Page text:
Specific statutory protection is given to whistleblowers against dismissal or detriment so that employees can safely raise issues regarding wrongdoing in the workplace. This means that any dismissal will be deemed automatically unfair, regardless of the employee’s length of service, where the reason or principal reason is shown to be the making of the protected disclosure.
The issue in the case of Watson v 1) Hilary Meredith Solicitors Ltd 2) Ms H Meredith was whether the employer’s decision to dismiss the employee who had blown the whistle had been materially influenced by the disclosure of the wrongdoing or whether it was his conduct in refusing to attend work after he had made the disclosure.
The case concerned a firm of solicitors. Mr Watson had invested £100,000 into the firm when he had joined as the new chief executive officer and director. However just three months after his appointment, serious financial irregularities came to light, including £1m worth of unpaid disbursements.
Watson presented this information to Ms Meredith – the owner of the firm – and almost immediately afterwards resigned, at the same time requesting his 12-month notice be reduced. It had initially been agreed that he could be put on gardening leave, but it soon became clear that his sudden departure had caused disruption to the business and had prompted another director to resign.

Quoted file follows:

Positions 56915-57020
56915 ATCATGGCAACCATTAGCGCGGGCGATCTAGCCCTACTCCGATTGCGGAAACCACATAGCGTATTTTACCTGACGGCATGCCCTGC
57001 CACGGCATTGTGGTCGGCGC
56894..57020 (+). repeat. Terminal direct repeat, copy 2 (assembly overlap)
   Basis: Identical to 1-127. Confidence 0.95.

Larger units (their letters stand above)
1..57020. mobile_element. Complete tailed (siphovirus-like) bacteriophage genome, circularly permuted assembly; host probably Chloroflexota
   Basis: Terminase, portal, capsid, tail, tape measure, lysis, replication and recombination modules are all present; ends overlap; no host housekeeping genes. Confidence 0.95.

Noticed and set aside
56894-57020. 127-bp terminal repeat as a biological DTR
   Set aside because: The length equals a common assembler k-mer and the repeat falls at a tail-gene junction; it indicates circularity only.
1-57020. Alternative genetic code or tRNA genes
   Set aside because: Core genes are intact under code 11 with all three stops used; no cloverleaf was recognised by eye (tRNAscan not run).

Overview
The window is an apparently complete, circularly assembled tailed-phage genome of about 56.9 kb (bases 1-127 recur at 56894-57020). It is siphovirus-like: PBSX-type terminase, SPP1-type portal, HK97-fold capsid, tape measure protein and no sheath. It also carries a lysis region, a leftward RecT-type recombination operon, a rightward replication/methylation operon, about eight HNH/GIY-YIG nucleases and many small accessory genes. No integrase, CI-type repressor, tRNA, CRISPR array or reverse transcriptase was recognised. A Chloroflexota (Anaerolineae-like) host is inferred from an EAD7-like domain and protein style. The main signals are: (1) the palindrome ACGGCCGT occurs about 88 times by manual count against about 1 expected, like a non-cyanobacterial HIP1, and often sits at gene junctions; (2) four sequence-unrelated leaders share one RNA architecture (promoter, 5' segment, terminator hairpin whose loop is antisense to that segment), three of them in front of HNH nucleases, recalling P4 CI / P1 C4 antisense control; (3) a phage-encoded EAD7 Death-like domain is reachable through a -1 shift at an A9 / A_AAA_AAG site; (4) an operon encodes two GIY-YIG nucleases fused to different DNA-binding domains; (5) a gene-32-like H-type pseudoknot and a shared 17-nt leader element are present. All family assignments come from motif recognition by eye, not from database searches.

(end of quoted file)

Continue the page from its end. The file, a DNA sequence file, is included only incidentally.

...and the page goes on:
Watson was asked to return to work to assist the firm in addressing the accounting problems that had been identified. When he refused to return, he was dismissed on the grounds that his conduct had fallen ‘substantially short’ of what could be expected of a director.
Watson claimed that he had been dismissed in circumstances that meant it was automatically unfair, as it was primarily due to him making a protected disclosure about the financial irregularities discovered.
It was accepted by all that he had made a protected disclosure. However, his claim failed as it was held that the reason for the dismissal was not because he had made the disclosure, but due to his actions after he had made it.
The reason for the dismissal was because of the destabilising impact of him resigning and then refusing to attend work during his notice period. Given that he occupied such a senior position, it was reasonable for the firm to expect that he would assist it in dealing with the problems that had been discovered rather than, as the owner of the firm had put it, ‘running for the hills’. The employer had been entitled to regard this as a breach of his duties as a director and of the terms of his service agreement and to dismiss him as a consequence.
The decision highlights that while whistleblower protection may apply in a number of cases, as the definition of what is a protected public disclosure is wide reaching, the key issue in most disputes is causation.
For a claim of automatic unfair dismissal to succeed it has to be established that the reason for the dismissal is the protected disclosure and not something else that the employee has done.
Every case will need to be assessed on its own facts, and in some, it might be difficult to distinguish between the disclosure and the employee’s actions following the disclosure or even when making it. However, it will be an issue that will need to be considered, as the legal test is not whether ‘but for’ the protected disclosure there would have been a dismissal, it is whether the reason or principal reason for dismissal was the protected disclosure.
Gearalt Fahy is an employment partner at Gateley Legal